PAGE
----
A Guthrie family affair at Birchmere


He’s been singing drug-toting narratives about flying into Los Angeles and paeans about New Orleans for decades, but Arlo Guthrie chose Alexandria’s Birchmere music hall last week to launch The Guthrie Family Rides Again Tour about 40 years after his eminent performance at Woodstock.

Guthrie and his endearingly large family played the club last Friday in front of a sold out swarm of fans, who experienced more firsts than just being the initial sounding board for Guthrie’s new tour: For the first time ever, several songs from Arlo’s father, folk legend Woody Guthrie, were taken from his archival reservoir of written verse and put to music. 

It was a unique show for sure, catalyzed by Arlo’s youngest daughter Sarah Lee, whose stage presence almost outshined her father’s at points though his renditions of Coming Into Los Angeles at the end of his first set and City of New Orleans in his second proved to be an immovable force.

Not that it was a competition. Of the three generations of Guthries and their in-laws on stage, they sang, played and quipped seamlessly for the audience. One of the more interesting revelations was a revival from Woody’s archives inspired by his interactions with his mother-in-law Aliza Greenblatt, a prominent Yiddish poet. Written in the late 1960s, a bundle of songs with lyrics about Hannukah, Jewish history and social struggle went undiscovered for 30 years and without music for even longer. But the family debuted their very Yiddish-sounding version of one of them Friday night.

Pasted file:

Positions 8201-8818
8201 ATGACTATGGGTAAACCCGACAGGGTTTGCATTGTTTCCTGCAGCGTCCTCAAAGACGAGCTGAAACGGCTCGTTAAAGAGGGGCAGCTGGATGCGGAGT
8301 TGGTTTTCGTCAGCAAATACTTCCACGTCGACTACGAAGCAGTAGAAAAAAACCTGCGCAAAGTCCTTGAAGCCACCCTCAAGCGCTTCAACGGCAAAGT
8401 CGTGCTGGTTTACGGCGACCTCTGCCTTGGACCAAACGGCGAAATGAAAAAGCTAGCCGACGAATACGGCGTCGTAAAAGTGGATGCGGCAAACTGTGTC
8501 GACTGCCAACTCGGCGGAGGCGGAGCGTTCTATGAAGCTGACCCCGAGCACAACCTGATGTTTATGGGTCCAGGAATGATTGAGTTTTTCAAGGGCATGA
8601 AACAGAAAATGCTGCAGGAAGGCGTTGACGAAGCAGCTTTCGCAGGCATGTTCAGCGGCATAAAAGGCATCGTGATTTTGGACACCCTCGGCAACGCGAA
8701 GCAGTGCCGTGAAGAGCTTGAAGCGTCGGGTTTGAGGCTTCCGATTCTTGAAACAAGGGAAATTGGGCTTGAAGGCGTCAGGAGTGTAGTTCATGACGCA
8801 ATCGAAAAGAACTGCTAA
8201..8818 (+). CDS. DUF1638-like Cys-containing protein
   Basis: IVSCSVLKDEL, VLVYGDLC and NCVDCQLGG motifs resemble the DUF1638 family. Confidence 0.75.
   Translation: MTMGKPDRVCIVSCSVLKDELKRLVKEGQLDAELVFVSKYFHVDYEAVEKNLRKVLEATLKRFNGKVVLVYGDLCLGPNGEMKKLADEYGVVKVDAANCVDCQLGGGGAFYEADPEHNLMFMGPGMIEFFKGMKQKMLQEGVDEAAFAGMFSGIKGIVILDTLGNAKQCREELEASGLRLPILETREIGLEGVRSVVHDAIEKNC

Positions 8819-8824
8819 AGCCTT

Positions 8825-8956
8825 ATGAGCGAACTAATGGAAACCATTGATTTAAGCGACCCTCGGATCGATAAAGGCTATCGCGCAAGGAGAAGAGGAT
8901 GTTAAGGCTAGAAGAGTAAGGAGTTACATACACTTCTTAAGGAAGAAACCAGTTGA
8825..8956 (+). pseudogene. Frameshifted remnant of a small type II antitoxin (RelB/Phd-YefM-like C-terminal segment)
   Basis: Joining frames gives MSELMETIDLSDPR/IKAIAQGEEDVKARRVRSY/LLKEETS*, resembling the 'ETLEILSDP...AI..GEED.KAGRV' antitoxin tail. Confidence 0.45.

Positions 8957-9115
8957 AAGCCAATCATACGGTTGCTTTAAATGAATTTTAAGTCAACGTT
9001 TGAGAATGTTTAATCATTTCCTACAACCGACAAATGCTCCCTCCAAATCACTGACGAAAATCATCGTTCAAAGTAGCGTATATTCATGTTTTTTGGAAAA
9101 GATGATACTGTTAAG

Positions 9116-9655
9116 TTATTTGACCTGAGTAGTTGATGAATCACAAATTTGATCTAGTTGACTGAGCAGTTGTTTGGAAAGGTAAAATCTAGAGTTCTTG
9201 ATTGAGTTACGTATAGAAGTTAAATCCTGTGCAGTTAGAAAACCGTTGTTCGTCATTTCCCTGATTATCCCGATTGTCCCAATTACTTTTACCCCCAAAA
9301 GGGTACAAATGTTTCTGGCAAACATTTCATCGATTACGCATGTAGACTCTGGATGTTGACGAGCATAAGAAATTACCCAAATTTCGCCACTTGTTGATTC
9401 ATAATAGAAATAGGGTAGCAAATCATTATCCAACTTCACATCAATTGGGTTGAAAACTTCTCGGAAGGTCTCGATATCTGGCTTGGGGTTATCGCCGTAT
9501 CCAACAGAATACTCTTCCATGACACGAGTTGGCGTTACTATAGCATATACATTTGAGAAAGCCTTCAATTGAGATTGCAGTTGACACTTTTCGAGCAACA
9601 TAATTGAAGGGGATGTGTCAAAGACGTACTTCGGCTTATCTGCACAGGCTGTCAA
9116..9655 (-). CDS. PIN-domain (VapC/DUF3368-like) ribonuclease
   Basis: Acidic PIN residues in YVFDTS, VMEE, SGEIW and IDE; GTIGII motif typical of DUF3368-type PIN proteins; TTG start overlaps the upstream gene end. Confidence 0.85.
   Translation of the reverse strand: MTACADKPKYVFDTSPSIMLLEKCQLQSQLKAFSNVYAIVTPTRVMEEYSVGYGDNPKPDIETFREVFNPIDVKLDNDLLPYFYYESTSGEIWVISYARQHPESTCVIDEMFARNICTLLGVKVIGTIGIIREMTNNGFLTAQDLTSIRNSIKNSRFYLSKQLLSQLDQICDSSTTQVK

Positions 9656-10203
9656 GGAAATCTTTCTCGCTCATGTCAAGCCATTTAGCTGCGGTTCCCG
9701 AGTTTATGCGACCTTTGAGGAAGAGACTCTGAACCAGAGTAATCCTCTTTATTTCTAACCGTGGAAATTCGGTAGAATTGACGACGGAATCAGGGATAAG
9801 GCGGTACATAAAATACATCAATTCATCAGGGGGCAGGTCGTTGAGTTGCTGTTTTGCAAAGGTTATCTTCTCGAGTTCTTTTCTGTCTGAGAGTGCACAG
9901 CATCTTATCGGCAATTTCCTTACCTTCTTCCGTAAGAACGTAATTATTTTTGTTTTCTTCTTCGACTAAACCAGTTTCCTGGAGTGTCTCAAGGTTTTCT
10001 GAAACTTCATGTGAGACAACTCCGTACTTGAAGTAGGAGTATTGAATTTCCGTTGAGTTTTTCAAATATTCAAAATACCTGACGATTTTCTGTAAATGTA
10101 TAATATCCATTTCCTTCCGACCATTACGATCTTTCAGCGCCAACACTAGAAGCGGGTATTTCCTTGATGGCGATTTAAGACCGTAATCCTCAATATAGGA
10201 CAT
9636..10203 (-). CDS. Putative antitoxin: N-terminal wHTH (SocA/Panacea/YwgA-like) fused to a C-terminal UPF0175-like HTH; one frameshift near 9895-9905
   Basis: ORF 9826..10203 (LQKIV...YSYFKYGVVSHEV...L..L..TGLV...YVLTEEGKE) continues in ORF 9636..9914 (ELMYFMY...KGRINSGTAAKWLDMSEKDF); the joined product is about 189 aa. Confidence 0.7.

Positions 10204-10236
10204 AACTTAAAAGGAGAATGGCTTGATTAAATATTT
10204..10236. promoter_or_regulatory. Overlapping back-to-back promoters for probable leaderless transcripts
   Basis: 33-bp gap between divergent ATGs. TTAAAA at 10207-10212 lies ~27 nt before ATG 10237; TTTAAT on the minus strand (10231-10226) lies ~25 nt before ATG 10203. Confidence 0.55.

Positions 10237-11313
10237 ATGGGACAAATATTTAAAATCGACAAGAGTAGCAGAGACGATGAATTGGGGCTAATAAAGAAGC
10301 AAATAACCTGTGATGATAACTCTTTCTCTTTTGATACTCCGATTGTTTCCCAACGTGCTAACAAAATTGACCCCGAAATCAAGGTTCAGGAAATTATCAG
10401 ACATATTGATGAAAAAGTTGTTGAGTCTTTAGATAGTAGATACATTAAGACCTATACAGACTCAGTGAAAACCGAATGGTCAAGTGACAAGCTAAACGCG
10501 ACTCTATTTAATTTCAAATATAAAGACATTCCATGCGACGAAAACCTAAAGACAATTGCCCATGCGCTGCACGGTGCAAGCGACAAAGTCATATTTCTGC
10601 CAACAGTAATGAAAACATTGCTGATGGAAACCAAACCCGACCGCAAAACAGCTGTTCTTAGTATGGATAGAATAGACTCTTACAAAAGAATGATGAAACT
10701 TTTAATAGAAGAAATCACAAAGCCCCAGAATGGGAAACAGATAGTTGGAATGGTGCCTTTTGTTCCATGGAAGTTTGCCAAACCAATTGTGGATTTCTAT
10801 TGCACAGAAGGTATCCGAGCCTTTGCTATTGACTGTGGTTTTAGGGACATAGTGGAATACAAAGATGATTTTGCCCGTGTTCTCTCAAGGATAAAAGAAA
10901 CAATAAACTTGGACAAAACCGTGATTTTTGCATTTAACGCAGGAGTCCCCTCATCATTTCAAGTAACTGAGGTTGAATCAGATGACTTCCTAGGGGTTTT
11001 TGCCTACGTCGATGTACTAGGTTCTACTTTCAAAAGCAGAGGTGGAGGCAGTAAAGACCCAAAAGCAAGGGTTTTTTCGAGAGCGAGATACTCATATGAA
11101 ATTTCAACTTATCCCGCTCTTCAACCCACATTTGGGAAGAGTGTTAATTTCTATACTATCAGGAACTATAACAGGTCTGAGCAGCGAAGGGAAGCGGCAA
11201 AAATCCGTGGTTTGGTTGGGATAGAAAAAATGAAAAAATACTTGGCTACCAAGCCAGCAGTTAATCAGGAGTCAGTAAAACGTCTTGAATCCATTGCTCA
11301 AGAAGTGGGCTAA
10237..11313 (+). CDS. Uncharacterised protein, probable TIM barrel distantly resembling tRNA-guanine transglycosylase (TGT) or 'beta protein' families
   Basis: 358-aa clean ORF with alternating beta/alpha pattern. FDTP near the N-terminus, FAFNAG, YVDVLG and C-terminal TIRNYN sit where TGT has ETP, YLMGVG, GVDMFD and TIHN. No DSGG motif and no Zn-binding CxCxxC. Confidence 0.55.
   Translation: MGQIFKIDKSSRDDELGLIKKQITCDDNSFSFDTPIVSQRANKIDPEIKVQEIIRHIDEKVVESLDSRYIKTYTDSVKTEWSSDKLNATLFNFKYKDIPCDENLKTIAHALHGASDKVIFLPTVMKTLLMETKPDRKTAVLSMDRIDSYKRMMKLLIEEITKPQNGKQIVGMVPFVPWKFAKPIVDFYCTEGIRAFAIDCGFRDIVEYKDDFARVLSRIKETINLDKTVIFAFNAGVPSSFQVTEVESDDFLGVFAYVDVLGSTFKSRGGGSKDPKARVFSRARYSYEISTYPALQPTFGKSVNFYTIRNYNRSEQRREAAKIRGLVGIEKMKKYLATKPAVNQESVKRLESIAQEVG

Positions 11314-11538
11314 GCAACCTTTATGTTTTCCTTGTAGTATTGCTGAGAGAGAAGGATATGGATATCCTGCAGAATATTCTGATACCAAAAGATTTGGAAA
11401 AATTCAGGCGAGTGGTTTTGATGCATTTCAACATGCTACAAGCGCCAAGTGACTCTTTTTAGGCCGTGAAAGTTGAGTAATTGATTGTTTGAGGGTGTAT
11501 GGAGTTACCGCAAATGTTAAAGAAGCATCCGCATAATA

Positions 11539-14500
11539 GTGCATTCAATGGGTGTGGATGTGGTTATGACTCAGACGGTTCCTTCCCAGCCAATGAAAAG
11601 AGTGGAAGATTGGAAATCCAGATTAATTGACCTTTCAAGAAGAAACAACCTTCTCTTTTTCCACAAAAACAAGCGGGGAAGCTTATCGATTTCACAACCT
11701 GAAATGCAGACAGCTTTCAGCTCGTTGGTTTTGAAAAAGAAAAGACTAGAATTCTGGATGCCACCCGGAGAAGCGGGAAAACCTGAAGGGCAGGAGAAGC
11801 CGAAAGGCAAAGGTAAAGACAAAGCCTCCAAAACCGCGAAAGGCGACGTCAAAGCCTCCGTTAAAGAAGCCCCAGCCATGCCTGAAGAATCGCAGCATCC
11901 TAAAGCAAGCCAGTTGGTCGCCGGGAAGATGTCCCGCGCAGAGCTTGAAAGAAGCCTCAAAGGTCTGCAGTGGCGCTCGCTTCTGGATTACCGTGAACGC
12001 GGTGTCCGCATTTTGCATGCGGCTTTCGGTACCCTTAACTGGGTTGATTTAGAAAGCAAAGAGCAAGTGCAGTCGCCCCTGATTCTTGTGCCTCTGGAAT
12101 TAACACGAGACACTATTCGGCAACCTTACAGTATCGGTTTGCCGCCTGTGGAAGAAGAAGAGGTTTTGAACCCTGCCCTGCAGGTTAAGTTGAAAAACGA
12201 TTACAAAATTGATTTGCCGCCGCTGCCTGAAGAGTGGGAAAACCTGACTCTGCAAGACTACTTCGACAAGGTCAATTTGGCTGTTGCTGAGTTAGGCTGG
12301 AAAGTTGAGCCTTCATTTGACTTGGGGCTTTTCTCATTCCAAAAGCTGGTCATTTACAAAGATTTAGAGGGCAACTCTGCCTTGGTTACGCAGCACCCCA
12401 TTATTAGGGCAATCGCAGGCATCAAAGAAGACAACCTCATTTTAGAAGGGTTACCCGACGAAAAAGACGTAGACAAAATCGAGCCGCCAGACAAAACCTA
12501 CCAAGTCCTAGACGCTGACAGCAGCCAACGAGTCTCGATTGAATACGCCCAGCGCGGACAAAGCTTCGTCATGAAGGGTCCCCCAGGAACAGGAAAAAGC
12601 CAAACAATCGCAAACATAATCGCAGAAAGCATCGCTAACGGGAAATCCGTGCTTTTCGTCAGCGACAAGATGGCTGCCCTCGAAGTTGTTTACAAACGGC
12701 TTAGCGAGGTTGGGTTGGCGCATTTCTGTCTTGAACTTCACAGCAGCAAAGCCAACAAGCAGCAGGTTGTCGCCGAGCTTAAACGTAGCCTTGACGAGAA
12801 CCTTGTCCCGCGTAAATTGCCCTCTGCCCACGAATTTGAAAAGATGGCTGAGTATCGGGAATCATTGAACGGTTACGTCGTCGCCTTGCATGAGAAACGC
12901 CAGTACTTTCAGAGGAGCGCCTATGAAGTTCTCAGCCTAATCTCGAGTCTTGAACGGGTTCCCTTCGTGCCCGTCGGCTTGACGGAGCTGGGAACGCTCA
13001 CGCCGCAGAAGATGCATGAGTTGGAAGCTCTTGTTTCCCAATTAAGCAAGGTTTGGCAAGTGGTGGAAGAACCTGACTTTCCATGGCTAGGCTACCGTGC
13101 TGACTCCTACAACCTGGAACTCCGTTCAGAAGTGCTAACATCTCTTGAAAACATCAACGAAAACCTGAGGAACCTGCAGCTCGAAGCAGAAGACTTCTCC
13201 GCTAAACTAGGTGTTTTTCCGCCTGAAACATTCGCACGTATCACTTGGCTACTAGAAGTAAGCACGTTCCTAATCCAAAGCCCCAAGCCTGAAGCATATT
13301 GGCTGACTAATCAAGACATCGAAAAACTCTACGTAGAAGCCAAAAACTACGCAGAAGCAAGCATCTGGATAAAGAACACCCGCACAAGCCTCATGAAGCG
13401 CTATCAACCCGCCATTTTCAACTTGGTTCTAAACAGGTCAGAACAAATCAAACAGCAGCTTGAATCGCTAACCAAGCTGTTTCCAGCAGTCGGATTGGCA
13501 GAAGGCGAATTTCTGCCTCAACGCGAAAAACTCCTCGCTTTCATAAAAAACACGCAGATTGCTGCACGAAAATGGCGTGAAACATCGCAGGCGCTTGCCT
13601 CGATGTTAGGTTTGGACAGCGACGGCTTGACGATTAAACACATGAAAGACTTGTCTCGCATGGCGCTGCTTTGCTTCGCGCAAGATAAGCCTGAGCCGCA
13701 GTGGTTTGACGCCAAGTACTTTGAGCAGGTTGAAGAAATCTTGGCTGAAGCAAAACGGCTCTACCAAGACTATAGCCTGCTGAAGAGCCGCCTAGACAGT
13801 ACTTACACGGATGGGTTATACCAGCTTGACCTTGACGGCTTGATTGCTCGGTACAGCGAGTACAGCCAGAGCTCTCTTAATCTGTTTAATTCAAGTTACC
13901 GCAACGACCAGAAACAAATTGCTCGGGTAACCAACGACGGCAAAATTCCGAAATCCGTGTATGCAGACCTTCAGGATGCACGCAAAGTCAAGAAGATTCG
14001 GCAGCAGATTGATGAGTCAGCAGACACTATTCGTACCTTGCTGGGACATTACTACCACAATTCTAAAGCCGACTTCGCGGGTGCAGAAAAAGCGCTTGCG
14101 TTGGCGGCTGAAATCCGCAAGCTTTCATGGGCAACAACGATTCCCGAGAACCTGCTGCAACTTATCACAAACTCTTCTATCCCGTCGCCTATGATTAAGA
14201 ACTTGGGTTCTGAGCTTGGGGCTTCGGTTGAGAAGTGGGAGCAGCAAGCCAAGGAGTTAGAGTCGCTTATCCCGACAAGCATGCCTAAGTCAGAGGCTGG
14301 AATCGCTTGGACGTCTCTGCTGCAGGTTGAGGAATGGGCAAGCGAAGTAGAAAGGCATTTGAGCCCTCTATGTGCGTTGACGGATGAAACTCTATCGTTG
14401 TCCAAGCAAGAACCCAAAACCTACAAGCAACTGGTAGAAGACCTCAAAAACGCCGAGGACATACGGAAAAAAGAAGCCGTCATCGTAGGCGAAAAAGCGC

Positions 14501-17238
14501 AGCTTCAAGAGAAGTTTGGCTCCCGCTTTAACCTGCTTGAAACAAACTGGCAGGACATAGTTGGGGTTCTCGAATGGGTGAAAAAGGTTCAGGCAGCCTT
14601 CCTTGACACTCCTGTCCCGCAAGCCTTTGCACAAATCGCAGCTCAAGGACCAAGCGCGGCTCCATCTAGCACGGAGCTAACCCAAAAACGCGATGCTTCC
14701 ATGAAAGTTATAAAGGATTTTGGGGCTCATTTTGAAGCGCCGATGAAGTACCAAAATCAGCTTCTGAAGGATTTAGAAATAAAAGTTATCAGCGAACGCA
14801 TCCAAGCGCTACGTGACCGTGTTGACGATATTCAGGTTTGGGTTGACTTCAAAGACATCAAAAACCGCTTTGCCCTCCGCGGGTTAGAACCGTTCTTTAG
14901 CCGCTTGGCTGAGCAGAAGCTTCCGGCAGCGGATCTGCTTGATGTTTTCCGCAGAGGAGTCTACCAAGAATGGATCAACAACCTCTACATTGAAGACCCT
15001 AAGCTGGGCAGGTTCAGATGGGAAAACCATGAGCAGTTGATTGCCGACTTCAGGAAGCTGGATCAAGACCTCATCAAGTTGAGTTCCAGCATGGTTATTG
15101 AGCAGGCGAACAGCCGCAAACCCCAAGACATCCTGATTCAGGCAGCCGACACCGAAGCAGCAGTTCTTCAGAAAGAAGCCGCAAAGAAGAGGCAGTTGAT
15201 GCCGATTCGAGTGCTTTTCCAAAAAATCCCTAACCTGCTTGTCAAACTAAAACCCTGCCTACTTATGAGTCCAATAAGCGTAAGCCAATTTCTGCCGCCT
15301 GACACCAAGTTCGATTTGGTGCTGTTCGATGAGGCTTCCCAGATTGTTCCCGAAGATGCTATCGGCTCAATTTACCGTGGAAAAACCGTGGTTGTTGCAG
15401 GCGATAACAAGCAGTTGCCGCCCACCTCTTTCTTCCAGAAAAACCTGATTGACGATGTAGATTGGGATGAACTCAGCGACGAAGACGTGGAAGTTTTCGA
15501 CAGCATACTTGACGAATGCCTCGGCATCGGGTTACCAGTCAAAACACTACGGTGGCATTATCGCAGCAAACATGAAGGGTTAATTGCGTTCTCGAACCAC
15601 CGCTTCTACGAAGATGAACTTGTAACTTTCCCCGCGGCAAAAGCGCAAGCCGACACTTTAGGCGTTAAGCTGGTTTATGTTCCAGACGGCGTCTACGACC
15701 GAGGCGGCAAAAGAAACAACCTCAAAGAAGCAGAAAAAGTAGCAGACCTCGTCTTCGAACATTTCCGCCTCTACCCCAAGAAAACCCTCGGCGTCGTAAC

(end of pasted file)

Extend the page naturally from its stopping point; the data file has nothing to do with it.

The show flaunted more variety with a few laid back renditions of children’s songs complete with the voices of Arlo’s grandchildren that came about when getting requests from parents “who wanted a kids’ CD that didn’t make them want to crash the minivan,” Arlo said.

Then there was the not-so-childish but good-natured Shit Makes the Flowers Grow: “You’re not good for nothin’ / Don’t let them tell you so / Your life has a purpose / And I think you ought to know / Shit makes the flowers grow.”

At the Birchmere, the performance by Arlo Guthrie and his family turned out to be a night of bigs: Big name, big family, big laughs, big pitchers, big turnout, big entertainment.